Mr. Mike's Pizza Company delivers across Scarborough from its location on Morningside. Behind the name and the illustrated logo featuring a smiling chef in a white hat, there really is a Mr. Mike - he came up working for Pizza Hut, and finally, with the help of his family, opened his own pizzeria in 2013
Don't be deterred by its gruff appearance - the place is primarily a take-out counter and delivery operation anyway, so it's unlikely you'll spend much time there. Inside are a few stools and minimal standing room while a hodgepodge of promotional posters 'decorate' the space.
Once we get talking Mr. Mike, insists I tour the kitchen - it's an extremely short tour through a cramped maze of equipment, but reassuringly, it's spotless. The place might not be fancy or trendy, but it's impeccably clean.
Mr. Mike's mother is in the back helping out in the afternoon lull. She's at work flipping jerk wings halfway through baking, and making gravy from scratch, then portioning it out to single servings so it can be refrigerated and then reheated as needed (rather than leaving it simmering in an open pot all day).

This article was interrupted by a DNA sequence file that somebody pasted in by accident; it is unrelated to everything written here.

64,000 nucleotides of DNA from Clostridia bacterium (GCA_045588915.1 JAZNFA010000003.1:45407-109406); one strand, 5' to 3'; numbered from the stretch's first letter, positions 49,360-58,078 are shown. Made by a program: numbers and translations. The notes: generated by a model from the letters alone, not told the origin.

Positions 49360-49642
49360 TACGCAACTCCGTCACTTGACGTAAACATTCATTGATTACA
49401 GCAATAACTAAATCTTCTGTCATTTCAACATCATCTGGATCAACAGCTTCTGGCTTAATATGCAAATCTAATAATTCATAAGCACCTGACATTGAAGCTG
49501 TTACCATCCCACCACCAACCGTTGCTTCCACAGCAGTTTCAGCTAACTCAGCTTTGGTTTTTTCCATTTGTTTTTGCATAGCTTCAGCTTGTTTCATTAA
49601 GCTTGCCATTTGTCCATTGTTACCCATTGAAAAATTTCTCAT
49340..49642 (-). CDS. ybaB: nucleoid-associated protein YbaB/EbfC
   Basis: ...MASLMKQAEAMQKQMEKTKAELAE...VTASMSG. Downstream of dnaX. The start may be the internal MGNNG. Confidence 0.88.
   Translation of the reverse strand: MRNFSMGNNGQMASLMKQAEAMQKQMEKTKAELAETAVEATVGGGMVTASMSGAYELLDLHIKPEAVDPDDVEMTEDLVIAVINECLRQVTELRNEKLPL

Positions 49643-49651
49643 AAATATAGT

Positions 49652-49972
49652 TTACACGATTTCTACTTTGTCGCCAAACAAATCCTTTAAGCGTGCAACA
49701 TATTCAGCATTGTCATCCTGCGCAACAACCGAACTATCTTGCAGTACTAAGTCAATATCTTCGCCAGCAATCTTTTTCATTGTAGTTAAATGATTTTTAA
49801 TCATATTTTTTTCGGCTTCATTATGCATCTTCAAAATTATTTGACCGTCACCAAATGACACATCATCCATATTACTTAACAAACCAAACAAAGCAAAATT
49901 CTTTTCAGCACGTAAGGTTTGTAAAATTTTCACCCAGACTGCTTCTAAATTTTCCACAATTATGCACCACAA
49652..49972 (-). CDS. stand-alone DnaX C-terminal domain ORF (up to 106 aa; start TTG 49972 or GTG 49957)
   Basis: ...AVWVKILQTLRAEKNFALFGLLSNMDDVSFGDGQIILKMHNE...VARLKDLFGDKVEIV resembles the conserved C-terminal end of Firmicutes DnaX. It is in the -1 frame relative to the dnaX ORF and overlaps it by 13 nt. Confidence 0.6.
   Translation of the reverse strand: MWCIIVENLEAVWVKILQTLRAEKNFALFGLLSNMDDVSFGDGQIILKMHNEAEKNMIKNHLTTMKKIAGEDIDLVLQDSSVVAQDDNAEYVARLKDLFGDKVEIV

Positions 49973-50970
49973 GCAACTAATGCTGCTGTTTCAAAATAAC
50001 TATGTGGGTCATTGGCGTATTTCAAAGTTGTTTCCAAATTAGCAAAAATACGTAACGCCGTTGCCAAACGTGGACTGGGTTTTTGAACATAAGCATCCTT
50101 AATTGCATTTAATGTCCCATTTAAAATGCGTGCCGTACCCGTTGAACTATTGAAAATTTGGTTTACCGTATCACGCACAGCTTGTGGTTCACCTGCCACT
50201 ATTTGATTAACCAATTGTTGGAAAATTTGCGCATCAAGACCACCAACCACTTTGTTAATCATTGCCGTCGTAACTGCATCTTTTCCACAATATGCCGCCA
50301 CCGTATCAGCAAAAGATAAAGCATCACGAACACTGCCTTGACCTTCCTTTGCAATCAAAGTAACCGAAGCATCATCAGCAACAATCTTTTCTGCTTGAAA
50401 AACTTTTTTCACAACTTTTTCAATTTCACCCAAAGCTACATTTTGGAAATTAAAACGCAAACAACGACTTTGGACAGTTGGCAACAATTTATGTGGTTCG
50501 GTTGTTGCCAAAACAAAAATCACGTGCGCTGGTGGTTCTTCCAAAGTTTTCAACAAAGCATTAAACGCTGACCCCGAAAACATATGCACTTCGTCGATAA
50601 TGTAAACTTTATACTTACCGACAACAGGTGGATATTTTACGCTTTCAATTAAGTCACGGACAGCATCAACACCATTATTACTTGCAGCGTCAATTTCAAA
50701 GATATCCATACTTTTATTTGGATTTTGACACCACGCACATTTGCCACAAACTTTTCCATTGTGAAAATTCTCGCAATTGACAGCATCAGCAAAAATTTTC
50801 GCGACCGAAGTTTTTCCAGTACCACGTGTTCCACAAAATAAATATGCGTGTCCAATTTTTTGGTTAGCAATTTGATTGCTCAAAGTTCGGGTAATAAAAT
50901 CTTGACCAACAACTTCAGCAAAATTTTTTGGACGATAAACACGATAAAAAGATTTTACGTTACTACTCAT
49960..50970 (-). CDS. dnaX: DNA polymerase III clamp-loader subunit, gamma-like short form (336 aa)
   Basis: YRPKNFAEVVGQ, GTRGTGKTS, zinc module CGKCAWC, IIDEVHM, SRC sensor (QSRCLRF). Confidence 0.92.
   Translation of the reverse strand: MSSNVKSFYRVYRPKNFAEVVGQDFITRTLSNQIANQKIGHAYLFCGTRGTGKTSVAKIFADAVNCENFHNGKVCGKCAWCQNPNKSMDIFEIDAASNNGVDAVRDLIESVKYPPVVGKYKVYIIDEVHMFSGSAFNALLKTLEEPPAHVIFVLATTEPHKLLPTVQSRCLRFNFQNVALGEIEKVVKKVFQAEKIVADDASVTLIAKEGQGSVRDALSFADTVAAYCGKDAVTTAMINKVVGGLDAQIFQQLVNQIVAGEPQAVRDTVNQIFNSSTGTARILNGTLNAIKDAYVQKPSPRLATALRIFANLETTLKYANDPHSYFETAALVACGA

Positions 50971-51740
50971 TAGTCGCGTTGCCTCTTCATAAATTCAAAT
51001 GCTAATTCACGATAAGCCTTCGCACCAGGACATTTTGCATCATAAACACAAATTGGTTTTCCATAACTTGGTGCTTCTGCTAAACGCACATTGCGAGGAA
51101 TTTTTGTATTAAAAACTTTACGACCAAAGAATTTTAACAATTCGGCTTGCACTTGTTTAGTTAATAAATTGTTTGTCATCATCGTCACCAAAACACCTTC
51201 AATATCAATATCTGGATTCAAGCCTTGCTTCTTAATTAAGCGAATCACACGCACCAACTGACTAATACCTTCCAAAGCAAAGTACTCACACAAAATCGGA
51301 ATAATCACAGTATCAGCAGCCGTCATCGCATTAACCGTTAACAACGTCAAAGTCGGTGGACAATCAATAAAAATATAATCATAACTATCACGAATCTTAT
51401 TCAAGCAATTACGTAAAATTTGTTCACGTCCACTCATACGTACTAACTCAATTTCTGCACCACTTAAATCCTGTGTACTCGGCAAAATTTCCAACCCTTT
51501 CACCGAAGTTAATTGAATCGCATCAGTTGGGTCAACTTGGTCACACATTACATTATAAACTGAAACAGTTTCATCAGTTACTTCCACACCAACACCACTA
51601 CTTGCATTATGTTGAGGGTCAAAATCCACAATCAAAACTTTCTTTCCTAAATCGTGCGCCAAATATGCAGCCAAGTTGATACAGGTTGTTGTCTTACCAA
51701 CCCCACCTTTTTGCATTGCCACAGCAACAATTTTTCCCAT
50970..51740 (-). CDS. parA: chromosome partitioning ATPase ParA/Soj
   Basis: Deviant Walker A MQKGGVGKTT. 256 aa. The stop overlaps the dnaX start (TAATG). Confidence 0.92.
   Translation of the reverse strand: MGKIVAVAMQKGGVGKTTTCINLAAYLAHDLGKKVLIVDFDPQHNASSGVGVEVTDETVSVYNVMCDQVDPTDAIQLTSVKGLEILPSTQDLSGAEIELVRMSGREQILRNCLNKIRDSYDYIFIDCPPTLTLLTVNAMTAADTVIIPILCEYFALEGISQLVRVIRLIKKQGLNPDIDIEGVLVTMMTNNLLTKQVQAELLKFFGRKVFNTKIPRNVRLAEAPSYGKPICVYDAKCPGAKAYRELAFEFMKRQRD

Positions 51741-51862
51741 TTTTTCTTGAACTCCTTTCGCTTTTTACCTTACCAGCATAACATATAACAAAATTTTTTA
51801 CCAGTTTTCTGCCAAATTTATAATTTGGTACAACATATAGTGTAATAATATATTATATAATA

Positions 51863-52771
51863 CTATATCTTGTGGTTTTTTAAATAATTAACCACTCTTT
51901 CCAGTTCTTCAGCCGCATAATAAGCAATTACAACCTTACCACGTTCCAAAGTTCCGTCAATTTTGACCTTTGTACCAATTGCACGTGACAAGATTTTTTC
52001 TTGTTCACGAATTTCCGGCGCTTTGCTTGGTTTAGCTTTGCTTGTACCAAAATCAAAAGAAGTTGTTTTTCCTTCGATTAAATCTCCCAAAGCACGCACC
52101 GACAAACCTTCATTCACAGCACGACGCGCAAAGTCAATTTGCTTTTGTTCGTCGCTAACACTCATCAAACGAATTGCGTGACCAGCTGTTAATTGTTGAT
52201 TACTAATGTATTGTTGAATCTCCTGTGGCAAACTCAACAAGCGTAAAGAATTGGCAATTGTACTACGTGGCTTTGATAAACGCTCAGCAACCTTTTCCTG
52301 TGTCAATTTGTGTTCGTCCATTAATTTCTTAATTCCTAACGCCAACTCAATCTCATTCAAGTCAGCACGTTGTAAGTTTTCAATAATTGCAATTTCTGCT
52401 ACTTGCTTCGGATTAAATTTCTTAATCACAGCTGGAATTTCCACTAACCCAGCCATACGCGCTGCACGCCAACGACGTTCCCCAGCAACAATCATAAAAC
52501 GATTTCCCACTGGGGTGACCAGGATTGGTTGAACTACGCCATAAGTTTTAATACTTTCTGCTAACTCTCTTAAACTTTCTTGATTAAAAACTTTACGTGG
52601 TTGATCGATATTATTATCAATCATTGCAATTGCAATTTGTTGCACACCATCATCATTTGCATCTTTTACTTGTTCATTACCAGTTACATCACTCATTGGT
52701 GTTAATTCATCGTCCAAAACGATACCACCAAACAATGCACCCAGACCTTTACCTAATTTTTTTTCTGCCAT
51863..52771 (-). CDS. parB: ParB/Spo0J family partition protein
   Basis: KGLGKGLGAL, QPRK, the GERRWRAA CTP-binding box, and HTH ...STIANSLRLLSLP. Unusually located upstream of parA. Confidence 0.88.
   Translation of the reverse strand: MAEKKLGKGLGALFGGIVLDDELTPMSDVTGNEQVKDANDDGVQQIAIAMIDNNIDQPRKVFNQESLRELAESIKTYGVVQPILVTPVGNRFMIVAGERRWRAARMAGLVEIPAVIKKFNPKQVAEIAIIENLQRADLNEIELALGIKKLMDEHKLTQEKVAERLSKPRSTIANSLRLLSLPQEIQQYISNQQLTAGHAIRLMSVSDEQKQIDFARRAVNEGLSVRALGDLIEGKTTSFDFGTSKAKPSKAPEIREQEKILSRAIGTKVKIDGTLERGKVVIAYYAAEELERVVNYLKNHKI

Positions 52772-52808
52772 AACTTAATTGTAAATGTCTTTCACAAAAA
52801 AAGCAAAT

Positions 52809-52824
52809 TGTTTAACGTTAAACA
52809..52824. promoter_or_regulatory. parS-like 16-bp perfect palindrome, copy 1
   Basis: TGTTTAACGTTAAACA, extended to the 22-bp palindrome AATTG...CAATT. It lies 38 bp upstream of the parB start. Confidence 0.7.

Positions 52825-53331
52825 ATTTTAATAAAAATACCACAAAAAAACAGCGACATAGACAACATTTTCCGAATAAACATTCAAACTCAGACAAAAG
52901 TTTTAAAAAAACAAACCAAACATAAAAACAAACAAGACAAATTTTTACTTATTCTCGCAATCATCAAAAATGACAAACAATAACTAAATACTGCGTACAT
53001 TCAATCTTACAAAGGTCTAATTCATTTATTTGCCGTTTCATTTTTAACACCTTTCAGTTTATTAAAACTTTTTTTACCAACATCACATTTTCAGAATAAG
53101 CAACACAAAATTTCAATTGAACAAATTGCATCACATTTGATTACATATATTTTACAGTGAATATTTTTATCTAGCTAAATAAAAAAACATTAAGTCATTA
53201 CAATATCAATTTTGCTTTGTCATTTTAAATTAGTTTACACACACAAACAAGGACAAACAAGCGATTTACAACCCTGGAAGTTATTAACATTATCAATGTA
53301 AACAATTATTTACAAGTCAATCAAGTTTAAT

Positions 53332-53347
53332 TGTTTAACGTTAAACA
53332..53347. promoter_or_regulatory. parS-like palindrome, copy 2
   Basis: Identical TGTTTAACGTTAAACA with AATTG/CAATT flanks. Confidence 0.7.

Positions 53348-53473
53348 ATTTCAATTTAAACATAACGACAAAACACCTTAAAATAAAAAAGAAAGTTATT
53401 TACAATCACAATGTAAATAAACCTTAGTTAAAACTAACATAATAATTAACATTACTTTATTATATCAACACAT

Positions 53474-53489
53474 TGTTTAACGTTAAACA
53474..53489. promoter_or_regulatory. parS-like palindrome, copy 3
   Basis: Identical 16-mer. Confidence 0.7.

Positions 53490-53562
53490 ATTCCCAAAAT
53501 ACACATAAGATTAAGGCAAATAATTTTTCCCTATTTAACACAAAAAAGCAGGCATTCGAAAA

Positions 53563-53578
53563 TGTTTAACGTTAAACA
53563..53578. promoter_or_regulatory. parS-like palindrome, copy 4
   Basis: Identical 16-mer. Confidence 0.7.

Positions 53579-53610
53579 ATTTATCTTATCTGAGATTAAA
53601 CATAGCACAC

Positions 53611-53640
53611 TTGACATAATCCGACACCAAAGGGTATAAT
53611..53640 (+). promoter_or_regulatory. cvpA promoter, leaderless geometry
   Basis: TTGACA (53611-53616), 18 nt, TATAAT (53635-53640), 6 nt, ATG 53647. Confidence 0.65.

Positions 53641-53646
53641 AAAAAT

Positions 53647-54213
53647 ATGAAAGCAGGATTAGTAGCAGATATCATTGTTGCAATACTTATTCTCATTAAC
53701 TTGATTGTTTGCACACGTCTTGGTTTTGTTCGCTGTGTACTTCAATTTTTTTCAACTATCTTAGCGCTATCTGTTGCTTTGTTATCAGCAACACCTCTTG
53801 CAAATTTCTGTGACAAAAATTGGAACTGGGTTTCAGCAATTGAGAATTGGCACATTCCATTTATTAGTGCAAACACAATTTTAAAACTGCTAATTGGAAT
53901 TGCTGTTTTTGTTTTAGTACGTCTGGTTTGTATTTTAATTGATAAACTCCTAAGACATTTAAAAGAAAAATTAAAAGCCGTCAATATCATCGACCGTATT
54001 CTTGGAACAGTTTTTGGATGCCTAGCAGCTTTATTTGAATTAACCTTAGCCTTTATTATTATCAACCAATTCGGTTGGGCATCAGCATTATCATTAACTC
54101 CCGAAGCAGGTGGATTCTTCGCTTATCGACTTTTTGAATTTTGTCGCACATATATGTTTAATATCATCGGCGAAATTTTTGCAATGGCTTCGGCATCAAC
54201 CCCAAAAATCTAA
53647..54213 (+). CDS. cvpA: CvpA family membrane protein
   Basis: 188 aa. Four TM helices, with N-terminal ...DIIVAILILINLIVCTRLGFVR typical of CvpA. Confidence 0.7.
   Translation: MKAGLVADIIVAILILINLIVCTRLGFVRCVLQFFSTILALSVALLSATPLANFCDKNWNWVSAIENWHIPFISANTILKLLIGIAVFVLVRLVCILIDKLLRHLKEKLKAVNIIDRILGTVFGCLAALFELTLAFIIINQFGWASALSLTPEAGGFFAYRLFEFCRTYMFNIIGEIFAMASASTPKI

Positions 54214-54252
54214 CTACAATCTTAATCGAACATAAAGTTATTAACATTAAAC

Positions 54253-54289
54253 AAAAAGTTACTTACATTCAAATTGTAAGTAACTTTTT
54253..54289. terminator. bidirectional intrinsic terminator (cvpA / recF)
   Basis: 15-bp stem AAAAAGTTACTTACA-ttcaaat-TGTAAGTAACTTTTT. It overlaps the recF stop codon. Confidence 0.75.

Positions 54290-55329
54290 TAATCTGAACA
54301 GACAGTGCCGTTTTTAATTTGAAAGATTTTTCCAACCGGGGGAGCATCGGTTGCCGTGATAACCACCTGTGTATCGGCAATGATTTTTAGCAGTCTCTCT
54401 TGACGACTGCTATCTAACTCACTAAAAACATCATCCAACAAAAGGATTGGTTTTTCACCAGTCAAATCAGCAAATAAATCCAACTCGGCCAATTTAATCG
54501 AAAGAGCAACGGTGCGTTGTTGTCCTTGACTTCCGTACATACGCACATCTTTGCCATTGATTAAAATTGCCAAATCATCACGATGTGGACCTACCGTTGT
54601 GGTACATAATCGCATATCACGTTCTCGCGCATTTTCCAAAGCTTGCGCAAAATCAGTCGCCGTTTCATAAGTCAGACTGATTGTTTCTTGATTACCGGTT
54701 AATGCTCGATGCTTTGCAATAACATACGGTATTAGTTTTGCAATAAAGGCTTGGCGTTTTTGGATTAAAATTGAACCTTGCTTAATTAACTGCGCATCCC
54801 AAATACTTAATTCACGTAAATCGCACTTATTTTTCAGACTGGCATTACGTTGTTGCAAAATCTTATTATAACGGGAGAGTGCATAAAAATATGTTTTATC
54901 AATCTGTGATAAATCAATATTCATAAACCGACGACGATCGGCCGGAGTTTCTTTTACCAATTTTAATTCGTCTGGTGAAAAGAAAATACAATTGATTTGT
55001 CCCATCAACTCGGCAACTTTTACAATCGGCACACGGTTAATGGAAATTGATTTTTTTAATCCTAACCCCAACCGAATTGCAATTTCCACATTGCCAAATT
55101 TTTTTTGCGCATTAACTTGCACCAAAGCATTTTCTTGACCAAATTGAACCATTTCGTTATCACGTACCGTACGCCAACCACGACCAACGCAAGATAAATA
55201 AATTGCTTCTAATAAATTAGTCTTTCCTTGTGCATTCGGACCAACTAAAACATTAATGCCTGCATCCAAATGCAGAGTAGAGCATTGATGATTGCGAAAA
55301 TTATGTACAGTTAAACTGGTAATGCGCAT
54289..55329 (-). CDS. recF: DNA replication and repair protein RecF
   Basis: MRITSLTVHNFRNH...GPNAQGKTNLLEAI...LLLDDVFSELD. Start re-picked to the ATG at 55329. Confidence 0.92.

The pizzeria is in striking distance of a Pizza Nova, but distinguishes itself with its playful menu. Sure, you'll find the usual suspects like wings ($8.95/dozen in flavours like jerk or tandoori) pastas ($8.95), garlic bread ($2.85), and of course, fully customizable pizzas, but most unique of all are the novel fusion pizzas.
There's the Tandoori Delight (from $9.95), blanketed in spicy chicken, green peppers, red onions, tomatoes and coriander, or the Jammin' Jerk Chicken (from $9.95), with a scoop of cold, creamy coleslaw piled in the centre. Another pizza, the Mexicano (from $10.95), is dressed with crushed tortilla chips, drizzled with sour cream, and finished with salsa in the middle.
The poutine pizza is among the most popular, and is exactly what it sounds like. It starts with a plain cheese pizza base to which fries, cheese curds and shredded mozzarella are generously applied. From there, a choice of veggie, chicken or beef gravy is doused overtop, and if that isn't indulgent enough, there's also the option to add on extra toppings, like sautĂŠed onions or a fried egg.
The Mike'wich ($5.95) is a 10" sandwich built on a warm, rustically-formed bun made of the same dough as the pizza, which is housemade daily in small batches. It's stacked with fried-breaded chicken and dressed with creamy slaw and aioli.
After a slice of that poutine pizza, I have zero interest in this sandwich. Mr. Mike's biggest flaw might just be that his inexpensive prices make it really easy to order way too much food.
Photos by Jesse Milns